I hope you find these lessons useful. I am speaking at an Enterprise Connect-sponsored webcast on Wednesday, March 26th titled, “Deliver Legendary Customer Experiences One Interaction at a Time” with Eric Krapf, co-chair of Enterprise Connect and Sheila McGee-Smith, founder and principal analyst at McGee-Smith Analytics. I invite you the watch the webcast here.

Related Articles:

Branch Banking vs. Mobile Banking: Is It Really An Either-Or Decision?

In a recent article, Dave Martin, EVP at Financial Supermarkets, talked about the future of branches as a differentiator for banks. He believes that branches will undergo a transformation from a place where customers go to conduct transactions, to a place of relationship-building and human interface.

The next day, Ron Shevlin, Senior Analyst at Aite Group, penned a response, arguing that bank branches are not the differentiator, and that mobile/digital technology allows banking employees to connect to consumers, negating the need for physical branches in the future.

This got me thinking about my personal banking experiences with branches, as well as mobile/digital channels:

  • Branches were originally built to facilitate transactions (the teller) and relationships (the banker) with customers. Today, self-service and automated systems can support many transaction types without the need for a branch.
  • However, when you go to the branch in the morning, you will see many small business transactions–such as deposits and cash withdrawals in different denominations–that do require teller interaction and help build relationships with the local branch personnel.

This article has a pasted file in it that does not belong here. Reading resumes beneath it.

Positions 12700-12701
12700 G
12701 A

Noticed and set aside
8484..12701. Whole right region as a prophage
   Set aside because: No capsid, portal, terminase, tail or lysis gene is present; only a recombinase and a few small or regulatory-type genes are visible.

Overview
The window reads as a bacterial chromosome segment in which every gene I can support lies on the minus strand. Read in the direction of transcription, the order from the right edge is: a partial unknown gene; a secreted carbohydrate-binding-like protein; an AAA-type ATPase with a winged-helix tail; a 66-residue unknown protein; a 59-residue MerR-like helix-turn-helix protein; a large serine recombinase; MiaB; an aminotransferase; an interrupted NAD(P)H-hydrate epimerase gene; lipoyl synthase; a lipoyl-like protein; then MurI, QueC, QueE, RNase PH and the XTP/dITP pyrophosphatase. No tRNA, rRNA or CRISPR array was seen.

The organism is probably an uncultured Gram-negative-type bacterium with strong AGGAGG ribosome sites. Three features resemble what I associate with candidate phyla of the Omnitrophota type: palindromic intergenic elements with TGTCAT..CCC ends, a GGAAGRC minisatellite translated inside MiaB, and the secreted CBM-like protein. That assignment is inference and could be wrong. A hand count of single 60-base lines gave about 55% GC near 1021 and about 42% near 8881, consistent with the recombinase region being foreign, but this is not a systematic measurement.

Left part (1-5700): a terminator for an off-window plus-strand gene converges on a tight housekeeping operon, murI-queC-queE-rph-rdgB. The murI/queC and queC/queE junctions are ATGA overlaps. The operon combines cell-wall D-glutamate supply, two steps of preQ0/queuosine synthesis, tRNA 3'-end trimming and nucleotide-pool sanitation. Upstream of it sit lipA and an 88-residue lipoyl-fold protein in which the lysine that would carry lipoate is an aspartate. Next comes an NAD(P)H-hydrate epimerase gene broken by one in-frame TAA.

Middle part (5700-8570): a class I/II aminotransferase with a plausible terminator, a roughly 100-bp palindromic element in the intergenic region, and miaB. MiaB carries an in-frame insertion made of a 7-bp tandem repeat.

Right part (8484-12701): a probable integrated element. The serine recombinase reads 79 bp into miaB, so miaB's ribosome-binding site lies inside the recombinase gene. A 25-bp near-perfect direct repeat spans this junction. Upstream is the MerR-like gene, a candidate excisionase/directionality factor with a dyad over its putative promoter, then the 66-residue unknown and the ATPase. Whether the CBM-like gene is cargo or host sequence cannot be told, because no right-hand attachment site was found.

• When it comes to community banking, a branch gives a physical anchor for the brand and representation for local charities and social activities.
  • Ron is correct in that the interaction between bank employees and customers—which we at Avaya refer to as customer engagement–can be delivered effectively through mobile and video technology.
  • Perhaps the answer lies in not having to choose between the physical branch and mobile/digital channels, but the convergence of both. In the retail industry, consumers have come to expect an omnichannel shopping experience, with seamless interactions across physical stores, Web, social, the phone, etc. For banks, perhaps the solution is going to be the same, ultimately requiring them to be “on” with all channels, from branches, ATMS, phone, email, Web, social media etc., on all devices in order to differentiate.

To learn more about Avaya’s Solutions for Banking please visit our website or click here for customer case studies.

Addressing Technological Uncertainty in the Banking Industry

A recent article in the Harvard Business Review analyzes where certain vertical industries sit in an uncertain world, using scales of demand and technology.

It’s interesting to see banking and insurance companies face technological uncertainty, which can be attributed to the adoption of big data and other analytics technology and what (if any) effect those uncertainties will have in driving revenue.